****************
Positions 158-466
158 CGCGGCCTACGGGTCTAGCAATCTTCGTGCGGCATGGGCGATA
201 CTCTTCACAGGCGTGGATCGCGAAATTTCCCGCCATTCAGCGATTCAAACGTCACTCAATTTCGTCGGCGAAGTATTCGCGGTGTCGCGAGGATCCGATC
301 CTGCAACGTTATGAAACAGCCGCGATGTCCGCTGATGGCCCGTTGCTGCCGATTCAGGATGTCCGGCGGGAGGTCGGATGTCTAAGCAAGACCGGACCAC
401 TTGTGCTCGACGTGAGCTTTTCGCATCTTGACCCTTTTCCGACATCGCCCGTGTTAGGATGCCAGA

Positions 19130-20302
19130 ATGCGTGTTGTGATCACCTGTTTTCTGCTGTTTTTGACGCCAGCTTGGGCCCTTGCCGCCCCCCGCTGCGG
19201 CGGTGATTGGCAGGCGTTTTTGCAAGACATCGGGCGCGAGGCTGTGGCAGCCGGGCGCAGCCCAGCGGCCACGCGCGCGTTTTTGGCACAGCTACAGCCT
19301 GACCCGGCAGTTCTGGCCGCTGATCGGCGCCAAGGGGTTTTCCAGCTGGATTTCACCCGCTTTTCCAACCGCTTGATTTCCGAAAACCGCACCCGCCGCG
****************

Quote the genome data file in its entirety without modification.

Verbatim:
Positions 158-466
158 CGCGGCCTACGGGTCTAGCAATCTTCGTGCGGCATGGGCGATA
201 CTCTTCACAGGCGTGGATCGCGAAATTTCCCGCCATTCAGCGATTCAAACGTCACTCAATTTCGTCGGCGAAGTATTCGCGGTGTCGCGAGGATCCGATC
301 CTGCAACGTTATGAAACAGCCGCGATGTCCGCTGATGGCCCGTTGCTGCCGATTCAGGATGTCCGGCGGGAGGTCGGATGTCTAAGCAAGACCGGACCAC
401 TTGTGCTCGACGTGAGCTTTTCGCATCTTGACCCTTTTCCGACATCGCCCGTGTTAGGATGCCAGA

Positions 19130-20302
19130 ATGCGTGTTGTGATCACCTGTTTTCTGCTGTTTTTGACGCCAGCTTGGGCCCTTGCCGCCCCCCGCTGCGG
19201 CGGTGATTGGCAGGCGTTTTTGCAAGACATCGGGCGCGAGGCTGTGGCAGCCGGGCGCAGCCCAGCGGCCACGCGCGCGTTTTTGGCACAGCTACAGCCT
19301 GACCCGGCAGTTCTGGCCGCTGATCGGCGCCAAGGGGTTTTCCAGCTGGATTTCACCCGCTTTTCCAACCGCTTGATTTCCGAAAACCGCACCCGCCGCG